By Gary Lanham | Collaborating columnist
It’s getting cold in the Sunshine State. Contract home buyers are shy, and Florida had four of the nation’s top 10 markets with the highest cancellation rates over the past three months, according to CNBC.
Rising interest rates, still high home prices and uncertainty surrounding the economy are making buyers think twice before signing the contract or closing the deal. Still, in Fort Lauderdale, including Wilton Manors, Oakland Park and Pompano Beach, registrations have increased. If you’re selling a house, what creative incentives can you offer to improve your chances of a sale?
Consider the 2-1 buyout. This seller incentive can help reduce the interest rate in the first two years, with the seller agreeing to “pay points”, or award the buyer a certain number of percentage points of the selling price, which, in turn, will be paid to the buyer. lender as discount points that lower the buyer’s interest rate. The rates revert to the contractual rate for the third year and for the term of the loan. If they sell the house, any purchase balance reduces the principal; it’s not lost as if the mortgagee pays points to reduce the rate permanently. This incentive decreases the pressure buyers feel to guess the right day to lock in their interest rate [a common source of serious stress among buyers] and sends the message that if they buy your home, they’ll automatically beat the market rate. Points paid by the seller are generally tax deductible for the buyer.
Closing cost credit. Many buyers trying to break into the market when prices are low are already scratching the bottom of their savings account barrels to find their down payment. With most home loans, the buyer will need 3-6% of the loan amount, in cash, in addition to their down payment, to cover closing costs such as loan fees, escrow services, and lending. title or mortgage insurance. Some sellers [and their agents] Include in their home’s ad and marketing materials the offer to pay a credit of 3% to 6% of the selling price of the home at closing to cover the buyer’s closing costs.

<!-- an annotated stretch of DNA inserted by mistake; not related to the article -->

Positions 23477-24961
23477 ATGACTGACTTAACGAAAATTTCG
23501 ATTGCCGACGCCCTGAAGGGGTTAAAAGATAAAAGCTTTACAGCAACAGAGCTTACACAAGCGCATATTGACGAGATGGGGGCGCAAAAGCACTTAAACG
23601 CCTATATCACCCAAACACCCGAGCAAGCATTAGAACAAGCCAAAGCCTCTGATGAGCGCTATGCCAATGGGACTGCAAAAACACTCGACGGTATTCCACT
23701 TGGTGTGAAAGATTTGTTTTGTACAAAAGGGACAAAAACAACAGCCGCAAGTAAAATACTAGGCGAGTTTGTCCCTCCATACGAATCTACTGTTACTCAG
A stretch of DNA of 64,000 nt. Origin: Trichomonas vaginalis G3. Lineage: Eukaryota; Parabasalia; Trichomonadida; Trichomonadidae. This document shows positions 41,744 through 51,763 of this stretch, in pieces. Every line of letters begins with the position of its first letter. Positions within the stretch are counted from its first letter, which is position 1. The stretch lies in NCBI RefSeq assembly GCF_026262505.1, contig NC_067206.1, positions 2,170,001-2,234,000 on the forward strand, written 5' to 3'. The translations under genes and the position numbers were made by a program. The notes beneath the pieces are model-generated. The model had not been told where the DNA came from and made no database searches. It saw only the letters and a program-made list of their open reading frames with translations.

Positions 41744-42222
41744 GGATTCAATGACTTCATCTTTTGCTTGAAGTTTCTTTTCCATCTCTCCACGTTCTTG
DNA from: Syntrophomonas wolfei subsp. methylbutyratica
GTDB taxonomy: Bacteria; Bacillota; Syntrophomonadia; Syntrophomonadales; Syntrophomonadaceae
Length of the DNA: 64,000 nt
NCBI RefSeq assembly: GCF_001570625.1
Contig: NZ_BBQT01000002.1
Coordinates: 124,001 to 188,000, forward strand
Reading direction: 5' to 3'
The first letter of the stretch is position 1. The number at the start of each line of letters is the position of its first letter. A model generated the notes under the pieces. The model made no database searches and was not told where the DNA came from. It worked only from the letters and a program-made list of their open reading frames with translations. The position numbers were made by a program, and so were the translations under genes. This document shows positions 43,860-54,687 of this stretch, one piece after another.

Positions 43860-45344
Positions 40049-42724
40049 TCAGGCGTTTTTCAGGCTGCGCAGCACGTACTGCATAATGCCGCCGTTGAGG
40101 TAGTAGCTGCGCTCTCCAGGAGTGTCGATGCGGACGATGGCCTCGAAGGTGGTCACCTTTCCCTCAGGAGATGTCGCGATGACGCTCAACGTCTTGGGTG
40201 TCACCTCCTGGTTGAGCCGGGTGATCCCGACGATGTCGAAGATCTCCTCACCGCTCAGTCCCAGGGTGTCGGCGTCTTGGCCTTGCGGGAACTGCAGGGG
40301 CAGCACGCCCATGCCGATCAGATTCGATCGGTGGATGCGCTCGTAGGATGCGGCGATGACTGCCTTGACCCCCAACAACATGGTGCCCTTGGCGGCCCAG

Turn requested repairs into improvements. Showing air conditioner or roof repairs as upgrades or offering a home warranty or applying an allowance for these repairs at the closing will build buyer confidence and help convince their lender.
HOA dues credit. If you are selling a home in a homeowners association [HOA] who charges monthly or yearly dues, paying them for six to 12 months or more can help cover significant costs for the buyer. Discuss with your agent how to do this in such a way as to attract the maximum number of buyers, but without violating any seller credit guidelines imposed by the buyer’s lender.
Then find a real estate agent who is as enthusiastic as you are. Will they offer perks like lunches and cash gifts from a drawing with business cards of open day attendees; partner with another brokerage that has a listing nearby or in the same neighborhood – and perhaps split the expenses by a house offering cash gifts to attend; or get in touch with real estate agents who have had recent sales in the neighborhood to draw their attention to the house? Will they change the MLS entry data, or allow any broker to advertise their listing, or increase the buyer’s agent commission from 3% to 4%? These incentives can build an audience for any brokerage where you can assure those agents that you have a property that can compete effectively.
If you’re eager to sell your home, the right incentives from you and your agent can prove you’re serious and convince your buyer.
Click here for Part I.
As the Gary Lanham Group Team Leader at Coldwell Banker Real Estate Fort Lauderdale Beach Office, Gary is a seasoned listing agent skilled in the most complex transactions. He knows how to get sellers the most money in the shortest time, even in this changing market. Reach him at instagram.com/garylanhamgroup or call 954-695-6518. Gary Lanham is an announcer for New Pelican.